Hobby said being part of the beta testing was a little “nerve-racking” at first, but it ultimately allowed her to make her social studies curriculum more “interactive and relevant” for her students and collaborate with her colleagues.
“I went from not having really any technology as far as student use for my room to having anything that I wanted,” Hobby said. “It was quite the culture shock. I had to learn how to adapt all of my lessons. It made me plan more effective lessons.”
In the ad, Swift selects a playlist from the Activities section of the Apple Music ad using her rose gold iPhone 6s, and then jumps around singing out a portion of the iconic Jimmy Eat World song.
Having your computer randomly lose sight of a built-in bit of hardware isn’t an experience confined to Windows users. In this case, OS X’s settings can get sufficiently scrambled for it to report that a Mac’s Bluetooth wireless is “Not Available,” with a squiggly line through its dimmed menu-bar icon.
My guess is someone in Apple came up with [metrics tons] rounded figures and they got converted to lbs for public consumption.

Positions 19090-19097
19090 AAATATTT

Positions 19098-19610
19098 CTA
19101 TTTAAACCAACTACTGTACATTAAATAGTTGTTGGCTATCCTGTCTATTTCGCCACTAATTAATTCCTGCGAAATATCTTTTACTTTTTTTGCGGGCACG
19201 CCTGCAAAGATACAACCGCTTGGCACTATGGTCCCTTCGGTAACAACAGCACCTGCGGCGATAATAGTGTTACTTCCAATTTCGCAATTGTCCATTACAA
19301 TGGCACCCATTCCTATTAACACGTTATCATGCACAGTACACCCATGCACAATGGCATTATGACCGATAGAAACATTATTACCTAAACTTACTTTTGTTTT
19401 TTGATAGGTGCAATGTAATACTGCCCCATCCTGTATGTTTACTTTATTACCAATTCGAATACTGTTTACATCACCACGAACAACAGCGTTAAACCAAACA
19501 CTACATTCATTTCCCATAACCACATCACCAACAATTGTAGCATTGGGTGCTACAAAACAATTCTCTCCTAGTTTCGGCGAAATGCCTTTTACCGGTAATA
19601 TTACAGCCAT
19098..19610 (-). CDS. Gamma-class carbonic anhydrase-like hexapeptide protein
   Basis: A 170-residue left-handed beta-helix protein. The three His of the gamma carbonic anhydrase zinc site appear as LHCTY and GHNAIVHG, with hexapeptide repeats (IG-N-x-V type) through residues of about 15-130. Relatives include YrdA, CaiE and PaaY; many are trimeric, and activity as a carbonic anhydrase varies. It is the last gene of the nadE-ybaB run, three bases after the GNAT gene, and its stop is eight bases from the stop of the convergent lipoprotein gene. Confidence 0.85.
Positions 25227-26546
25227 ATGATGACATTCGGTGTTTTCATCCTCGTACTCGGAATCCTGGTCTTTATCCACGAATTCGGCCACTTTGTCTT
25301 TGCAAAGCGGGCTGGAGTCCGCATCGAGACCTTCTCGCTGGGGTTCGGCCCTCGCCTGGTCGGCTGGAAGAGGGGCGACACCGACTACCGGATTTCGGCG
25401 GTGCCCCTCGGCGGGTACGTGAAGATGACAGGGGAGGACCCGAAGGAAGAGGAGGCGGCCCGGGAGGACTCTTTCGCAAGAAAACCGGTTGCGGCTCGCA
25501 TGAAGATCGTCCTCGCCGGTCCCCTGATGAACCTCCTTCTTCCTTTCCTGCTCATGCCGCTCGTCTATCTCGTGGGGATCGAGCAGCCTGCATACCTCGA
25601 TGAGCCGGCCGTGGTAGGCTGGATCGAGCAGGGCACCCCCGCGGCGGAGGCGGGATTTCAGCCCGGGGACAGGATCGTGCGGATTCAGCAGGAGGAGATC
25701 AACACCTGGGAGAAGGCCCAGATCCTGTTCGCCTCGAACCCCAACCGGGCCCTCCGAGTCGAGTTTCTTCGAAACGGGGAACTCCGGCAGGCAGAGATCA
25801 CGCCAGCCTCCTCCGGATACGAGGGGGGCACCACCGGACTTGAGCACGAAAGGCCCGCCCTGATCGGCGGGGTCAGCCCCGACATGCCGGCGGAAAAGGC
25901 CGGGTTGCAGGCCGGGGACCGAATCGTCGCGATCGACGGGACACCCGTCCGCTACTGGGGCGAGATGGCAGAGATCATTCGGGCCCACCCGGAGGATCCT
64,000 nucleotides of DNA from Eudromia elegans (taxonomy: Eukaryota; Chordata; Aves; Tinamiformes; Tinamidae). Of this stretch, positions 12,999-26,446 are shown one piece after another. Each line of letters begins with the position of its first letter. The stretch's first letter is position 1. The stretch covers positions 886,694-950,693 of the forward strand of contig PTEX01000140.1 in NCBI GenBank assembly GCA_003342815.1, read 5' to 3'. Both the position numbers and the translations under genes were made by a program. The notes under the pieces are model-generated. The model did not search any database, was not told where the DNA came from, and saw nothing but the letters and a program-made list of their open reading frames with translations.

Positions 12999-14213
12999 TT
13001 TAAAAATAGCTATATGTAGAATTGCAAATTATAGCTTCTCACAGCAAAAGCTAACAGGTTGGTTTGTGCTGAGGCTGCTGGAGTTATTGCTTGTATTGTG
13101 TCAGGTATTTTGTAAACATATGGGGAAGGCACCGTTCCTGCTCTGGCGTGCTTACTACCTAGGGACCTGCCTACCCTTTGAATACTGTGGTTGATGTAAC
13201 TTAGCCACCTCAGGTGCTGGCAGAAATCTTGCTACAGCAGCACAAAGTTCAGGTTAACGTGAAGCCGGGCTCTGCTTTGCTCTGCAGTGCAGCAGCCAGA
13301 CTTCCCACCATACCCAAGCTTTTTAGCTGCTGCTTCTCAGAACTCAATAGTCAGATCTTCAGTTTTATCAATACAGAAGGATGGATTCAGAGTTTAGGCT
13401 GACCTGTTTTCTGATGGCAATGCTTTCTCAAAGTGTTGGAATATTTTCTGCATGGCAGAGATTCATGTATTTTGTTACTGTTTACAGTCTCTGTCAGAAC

At first, it seemed a possibly easy win for Brussels. Modern digital users are demanding. They want to read articles, watch movies and TV programs online wherever they are, whenever they want, on whichever device they happen to be using. Removing the formidable barriers in place in Europe to doing that would be popular.
Yet the push from the Commission soon encountered stiff resistance from companies and interest groups that had a lot to lose. Unwittingly or not, Brussels was reviving an age-old debate that has raged since the early days of the web and has only grown in scale. On the one side are proponents of a free, open Internet who argue that copyright laws are out of date with modern consumer habits; on the other, media companies that are desperately trying to keep their business models intact.
Shopping in physical space is so boring.
Thanks for reading.